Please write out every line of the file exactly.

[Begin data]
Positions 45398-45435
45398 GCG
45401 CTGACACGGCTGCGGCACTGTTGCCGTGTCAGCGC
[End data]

Positions 45398-45435
45398 GCG
45401 CTGACACGGCTGCGGCACTGTTGCCGTGTCAGCGC